Tag Archives: Ernest Hemingway

A farewell to smarm


I have to admit that I wrote this post mostly so I could to link to a Rand Corp. report named with an awful play on a Hemingway book title. Yes, gird yourself, here it comes: For Whom the Whistle Blows. And I truly do not recommend that you plow through the entire report, which is written with all the panache for which Rand prose is famous. No Robert Jordan or his rabbit in the rucksack here.

Still, the report does offer a nice reminder of one good thing that came out of the Obama administration’s reaction to the 2008-09 financial meltdown, which is this:

In July 2010, President Barack Obama signed into law the Dodd-Frank Wall Street Reform and Consumer Protection Act, a lengthy statute that included a new mechanism for offering bounties to internal corporate “whistleblowers” who report instances of fraud to the SEC. Under the statute, such whistleblowers are entitled to an award (or “bounty”) of between 10 and 30 percent of any penalties or fees imposed in amounts greater than $1 million. … Perhaps the single most contentious feature of the new Dodd-Frank whistleblower regime is that the rules do not require that a corporate insider first make use of his or her company’s internal reporting channels as a prerequisite for access to the SEC and any potential award under Dodd-Frank.

Giving insiders a cut of the recovery if they rat out big-time, white-collar crooks is good, smart policy. So I suppose Rand’s focus on the poor, poor corporate leaders who will no longer be able to keep whistleblowers in-house, where they can be tortured and discredited more directly and efficiently than might be possible if they get to the SEC first, might irritate some of you. I just found it humorous, and a good sign that the plutocrats are scared of a law that, if it is to work to keep the investment banking industry from bankrupting the world, needs to be very, very scary to plutocrats.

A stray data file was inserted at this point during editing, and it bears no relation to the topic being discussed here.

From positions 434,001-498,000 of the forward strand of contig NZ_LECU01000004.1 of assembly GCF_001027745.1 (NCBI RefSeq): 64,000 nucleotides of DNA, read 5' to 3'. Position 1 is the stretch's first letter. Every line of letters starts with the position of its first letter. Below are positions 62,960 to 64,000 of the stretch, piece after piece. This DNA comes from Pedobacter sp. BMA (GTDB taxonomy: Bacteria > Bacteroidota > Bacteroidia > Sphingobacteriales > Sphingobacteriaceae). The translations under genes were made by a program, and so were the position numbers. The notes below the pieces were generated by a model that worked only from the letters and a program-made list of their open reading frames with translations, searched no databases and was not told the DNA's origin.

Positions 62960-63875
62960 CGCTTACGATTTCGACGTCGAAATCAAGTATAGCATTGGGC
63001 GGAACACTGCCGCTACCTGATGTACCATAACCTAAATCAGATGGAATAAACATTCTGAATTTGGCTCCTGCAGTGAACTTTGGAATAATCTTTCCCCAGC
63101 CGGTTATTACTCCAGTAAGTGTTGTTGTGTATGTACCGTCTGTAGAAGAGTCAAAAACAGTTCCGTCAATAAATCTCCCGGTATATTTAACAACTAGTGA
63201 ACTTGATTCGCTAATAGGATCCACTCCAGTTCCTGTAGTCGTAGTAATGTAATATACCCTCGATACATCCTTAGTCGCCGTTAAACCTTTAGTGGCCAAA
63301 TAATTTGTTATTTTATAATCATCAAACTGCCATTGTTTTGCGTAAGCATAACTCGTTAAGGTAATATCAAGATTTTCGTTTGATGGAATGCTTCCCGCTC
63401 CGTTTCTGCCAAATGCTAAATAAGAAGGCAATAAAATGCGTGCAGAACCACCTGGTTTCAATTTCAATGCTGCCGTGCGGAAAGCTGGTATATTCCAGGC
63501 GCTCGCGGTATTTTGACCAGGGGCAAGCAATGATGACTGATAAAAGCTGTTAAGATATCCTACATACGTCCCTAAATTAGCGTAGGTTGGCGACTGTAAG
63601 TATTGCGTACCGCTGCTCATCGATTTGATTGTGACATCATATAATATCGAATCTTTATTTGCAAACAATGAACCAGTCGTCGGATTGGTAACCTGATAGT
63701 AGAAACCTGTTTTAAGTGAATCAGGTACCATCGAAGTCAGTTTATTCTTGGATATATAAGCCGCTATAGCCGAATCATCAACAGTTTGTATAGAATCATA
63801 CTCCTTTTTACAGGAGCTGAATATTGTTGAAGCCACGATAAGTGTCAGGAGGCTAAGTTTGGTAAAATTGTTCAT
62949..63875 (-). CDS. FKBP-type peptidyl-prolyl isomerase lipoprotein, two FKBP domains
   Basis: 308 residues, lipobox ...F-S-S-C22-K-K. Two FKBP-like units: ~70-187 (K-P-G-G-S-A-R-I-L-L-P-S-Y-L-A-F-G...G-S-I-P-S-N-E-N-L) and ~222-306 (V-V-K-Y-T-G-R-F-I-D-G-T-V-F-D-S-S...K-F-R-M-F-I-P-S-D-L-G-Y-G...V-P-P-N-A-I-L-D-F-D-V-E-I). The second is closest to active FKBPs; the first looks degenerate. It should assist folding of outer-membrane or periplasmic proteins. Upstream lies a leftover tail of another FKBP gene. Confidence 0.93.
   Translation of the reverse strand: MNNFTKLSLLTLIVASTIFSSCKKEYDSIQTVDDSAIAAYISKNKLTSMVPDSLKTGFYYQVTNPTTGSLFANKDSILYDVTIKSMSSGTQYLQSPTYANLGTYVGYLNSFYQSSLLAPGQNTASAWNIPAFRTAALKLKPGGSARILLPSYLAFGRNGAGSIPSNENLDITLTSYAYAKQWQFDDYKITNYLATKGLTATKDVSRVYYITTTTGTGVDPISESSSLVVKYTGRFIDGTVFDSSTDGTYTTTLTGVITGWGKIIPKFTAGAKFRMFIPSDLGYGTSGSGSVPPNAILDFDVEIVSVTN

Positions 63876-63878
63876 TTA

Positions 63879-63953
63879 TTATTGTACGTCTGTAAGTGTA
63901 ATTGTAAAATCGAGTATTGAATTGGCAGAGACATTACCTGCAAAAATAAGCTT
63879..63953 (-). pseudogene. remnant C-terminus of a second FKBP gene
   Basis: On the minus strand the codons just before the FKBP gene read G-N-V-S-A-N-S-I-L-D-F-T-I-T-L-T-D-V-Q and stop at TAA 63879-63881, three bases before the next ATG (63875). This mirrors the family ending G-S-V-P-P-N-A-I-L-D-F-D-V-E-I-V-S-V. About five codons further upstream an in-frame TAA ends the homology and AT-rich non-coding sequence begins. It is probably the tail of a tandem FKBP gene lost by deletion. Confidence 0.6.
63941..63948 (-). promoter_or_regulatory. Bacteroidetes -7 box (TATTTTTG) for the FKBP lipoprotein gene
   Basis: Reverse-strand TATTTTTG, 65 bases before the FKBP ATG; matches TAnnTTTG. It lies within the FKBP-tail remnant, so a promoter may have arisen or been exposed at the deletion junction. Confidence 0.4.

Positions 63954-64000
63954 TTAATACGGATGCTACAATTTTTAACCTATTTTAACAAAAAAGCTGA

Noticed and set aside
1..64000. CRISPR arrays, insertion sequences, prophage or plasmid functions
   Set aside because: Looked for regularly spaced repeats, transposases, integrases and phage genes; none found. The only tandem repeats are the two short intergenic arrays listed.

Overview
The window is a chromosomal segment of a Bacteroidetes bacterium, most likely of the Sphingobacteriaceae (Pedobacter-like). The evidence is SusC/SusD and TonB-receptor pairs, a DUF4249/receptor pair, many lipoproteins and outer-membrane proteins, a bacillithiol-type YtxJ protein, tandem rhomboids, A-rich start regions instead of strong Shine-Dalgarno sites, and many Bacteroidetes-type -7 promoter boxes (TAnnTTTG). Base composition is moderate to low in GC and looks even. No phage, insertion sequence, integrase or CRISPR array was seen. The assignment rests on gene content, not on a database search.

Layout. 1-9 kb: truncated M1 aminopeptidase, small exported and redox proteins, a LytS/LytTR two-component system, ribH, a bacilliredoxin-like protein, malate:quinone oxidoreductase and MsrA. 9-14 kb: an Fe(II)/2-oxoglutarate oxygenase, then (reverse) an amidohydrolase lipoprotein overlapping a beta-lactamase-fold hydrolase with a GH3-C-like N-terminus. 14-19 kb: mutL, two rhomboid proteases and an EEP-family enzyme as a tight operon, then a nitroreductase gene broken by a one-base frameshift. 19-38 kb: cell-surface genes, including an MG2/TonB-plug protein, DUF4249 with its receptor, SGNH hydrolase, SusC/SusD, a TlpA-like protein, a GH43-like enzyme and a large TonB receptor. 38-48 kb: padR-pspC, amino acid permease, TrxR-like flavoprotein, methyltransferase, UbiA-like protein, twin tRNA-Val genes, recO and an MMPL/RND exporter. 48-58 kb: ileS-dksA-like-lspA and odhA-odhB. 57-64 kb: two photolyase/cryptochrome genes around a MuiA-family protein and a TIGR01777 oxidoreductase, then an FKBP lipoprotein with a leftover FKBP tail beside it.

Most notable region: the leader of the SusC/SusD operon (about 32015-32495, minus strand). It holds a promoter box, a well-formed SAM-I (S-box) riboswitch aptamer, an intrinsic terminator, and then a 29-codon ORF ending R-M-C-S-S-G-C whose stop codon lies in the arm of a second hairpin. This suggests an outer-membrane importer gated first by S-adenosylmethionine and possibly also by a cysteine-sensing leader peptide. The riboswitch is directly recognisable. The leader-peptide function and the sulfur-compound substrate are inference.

Oh, about that “farewell” in my headline: I do indeed promise to refrain from Hemingway puns and wordplay. For at least a month.

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Filed under corruption, finance

Twain Spotting


I suppose it is stating the obvious to say that the modern American novel was birthed along the Mississippi by Mark Twain and then — after some dashes of Stendhal and Tolstoi and the other major Russians were mixed in — brought to successful adulthood by another nobody from what we now consider fly-over country, Ernest Hemingway.  I also suppose the preceding, commonplace assertion will stir foment in the Webosphere among the adherents of Faulkner and Fitzgerald and Bellow and Updike and God knows what other 20th century American writer people will come up with as more seminal to the novel than Hemingway. And that’s fine by me; I have lots of favorite writers. But I do think this essay on the recently released piece of Twain’s “autobiography” in the London Review of Books is remarkably evocative of Twain and the best evaluation/explication of the work I’ve read. In makes one want to head over to the mother of rivers, even or especially during these high-water times, just to watch the water roll by. It also makes one want to dig around in the book boxes to find that copy of Huckleberry Finn and begin one’s seventh or 10th rereading of that masterstroke. During the digging, if one were to see the Nick Adams stories poking up from the stack, one might grab it, too. There is a connection there, as powerful as a river cresting.

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Filed under Ernest Hemingway, literature, London Review of Books, Mark Twain